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Apple overhauls EU iOS, App Store and Safari following new laws

Apple overhauls EU iOS, App Store and Safari following new laws

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Apple is making changes to its app store in the European Union (EU) to comply with its Digital Markets Act (DMA). 

The DMA is a European law that intends to ensure a higher degree of competition in the European digital markets. It prevents large online platforms from abusing their market power and seeks to allow new players to enter the market. 

On 25 January, Apple revealed that it will make changes to iOS, Safari and the App Store following the DMA.

Don't miss: EU clamps down on AI-generated music and deepfakes on music streaming platforms

The changes include more than 600 new APIs, expanded app analytics, functionality for alternative browser engines, and options for processing app payments and distributing iOS apps.

“The changes we’re announcing today comply with the Digital Markets Act’s requirements in the European Union, while helping to protect EU users from the unavoidable increased privacy and security threats this regulation brings. Our priority remains creating the best, most secure possible experience for our users in the EU and around the world,” said Phil Schiller, senior vice president of worldwide marketing at Apple Inc. 

Alternative options within iOS 

In the EU, Apple will implement new options for distributing iOS apps from alternative app marketplaces and enable marketplace developers to install apps and manage updates on behalf of other developers from their dedicated marketplace app. 

Additionally, Apple will enable developers to use browser engines other than WebKit for browser apps and apps with in-app browsing experiences. 

The tech giant will also create an interoperability request form where developers can submit additional requests for interoperability with iPhone and iOS hardware and software features. 

Apple is also introducing protections such as notarisation for iOS apps, authorisation for marketplace developers and disclosures on alternative payments. 

These protections, according to Apple, is to reduce the risk of malware, fraud and scams, as well as to deliver a secure experience for users in the EU. 

In accordance with DMA, Apple will also introduce new controls that will allow users to select third-party contactless payment app, or an alternative app marketplace, as their default.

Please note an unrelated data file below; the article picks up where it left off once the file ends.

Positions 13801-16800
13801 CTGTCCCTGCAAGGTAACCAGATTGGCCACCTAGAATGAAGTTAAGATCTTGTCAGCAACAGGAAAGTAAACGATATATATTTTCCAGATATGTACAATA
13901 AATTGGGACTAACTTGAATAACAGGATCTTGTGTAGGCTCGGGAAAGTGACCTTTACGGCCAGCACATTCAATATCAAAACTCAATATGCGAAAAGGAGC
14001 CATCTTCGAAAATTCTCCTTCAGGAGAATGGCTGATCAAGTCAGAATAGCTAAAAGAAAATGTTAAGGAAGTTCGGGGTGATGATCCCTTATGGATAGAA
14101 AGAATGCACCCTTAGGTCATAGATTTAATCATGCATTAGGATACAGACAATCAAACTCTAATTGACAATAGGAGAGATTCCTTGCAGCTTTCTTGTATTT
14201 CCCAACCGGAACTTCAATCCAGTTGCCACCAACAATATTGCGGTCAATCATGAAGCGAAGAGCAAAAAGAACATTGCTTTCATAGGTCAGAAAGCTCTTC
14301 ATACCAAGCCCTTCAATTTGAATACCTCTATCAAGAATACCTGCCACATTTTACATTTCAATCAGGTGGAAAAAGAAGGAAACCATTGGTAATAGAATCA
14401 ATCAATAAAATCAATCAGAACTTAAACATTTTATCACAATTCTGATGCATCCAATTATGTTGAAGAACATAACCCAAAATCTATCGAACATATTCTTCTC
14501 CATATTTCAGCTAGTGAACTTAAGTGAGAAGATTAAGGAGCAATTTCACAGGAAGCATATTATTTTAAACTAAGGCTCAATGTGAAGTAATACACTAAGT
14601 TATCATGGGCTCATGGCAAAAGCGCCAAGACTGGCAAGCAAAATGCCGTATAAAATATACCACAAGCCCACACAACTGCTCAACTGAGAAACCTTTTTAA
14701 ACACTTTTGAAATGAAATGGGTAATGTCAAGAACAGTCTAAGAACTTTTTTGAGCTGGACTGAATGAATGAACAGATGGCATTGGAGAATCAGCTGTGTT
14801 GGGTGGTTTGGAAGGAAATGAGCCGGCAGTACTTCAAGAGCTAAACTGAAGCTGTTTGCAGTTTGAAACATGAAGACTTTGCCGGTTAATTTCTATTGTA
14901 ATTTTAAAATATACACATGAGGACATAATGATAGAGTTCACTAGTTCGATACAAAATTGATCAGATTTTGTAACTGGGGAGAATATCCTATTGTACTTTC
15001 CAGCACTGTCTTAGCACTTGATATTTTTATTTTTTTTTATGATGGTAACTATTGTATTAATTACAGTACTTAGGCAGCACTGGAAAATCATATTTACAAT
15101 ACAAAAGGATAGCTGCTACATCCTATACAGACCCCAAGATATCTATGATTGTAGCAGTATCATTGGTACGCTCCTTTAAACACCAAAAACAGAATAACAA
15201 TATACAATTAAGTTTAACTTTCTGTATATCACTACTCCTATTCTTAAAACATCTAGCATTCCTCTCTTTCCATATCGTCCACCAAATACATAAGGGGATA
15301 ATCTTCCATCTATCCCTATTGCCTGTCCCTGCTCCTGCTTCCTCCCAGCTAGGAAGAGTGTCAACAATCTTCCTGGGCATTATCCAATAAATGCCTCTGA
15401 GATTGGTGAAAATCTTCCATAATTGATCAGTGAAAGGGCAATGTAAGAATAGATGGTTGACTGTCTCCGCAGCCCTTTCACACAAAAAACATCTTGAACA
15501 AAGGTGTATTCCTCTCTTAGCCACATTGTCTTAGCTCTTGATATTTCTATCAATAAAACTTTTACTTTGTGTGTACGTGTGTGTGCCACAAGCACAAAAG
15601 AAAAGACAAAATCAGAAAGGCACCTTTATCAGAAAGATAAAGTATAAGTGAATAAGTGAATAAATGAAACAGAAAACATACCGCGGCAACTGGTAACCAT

Reflecting DMA's requirements, Apple is also introducing a new choice screen that will prompt EU users to choose a default browser from a list of options when they open Safari in iOS 17.4 or later. 

Alternative payments to App Store 

Users in the EU will soon be able to download games and tools from third-party app stores and gaming services. 

As for developers, the changes include new options for using payment service providers, the option to complete transactions on the developer's external website and new business planning tools for developers to estimate fees and understand Apple's terms for apps in the EU.

The new business terms include reduced commission, a payment processing fee and a core technology fee. 

The DMA was proposed back in 2020 and was agreed by the European Parliament and the council in March 2022. It went into effect in May 2023. 

Since the DMA's inception, the EU has been attempting to rein tech giants into opening up entrenched platforms and curbing ecosystem lock-in and anti-competitive behaviour. 

Aside from Apple, tech giants such as Amazon, ByteDance, Meta, Samsung and Microsoft have been impacted by the new rules and regulations. 

One tech giant that has embraced the DMA though, is Spotify. In a blogpost earlier this month, the music-streaming platform took shots at Apple and shared the many ways listeners and creators can enjoy Spotify without Apple's restrictions. 

Some of these changes include the ability to purchase an audiobook directly from Spotify, downloading other Spotify apps onto the iPhone and an in-app payment option. 

Join us this coming 24 - 25 April for #Content360, a two-day extravaganza centered around four core thematic pillars: Explore with AI; Insight-powered strategies; Content as an experience; and Embrace the future. Immerse yourself in learning to curate content with creativity, critical thinking, and confidence with us at Content360!

Related articles:
Facebook and Instagram to get ad-free subscription plans in Europe 
Google expands its ads transparency centre to adhere to EU rules 
TikTok to remove personalised algorithm in EU: Could it sully the name of targeted ads? 

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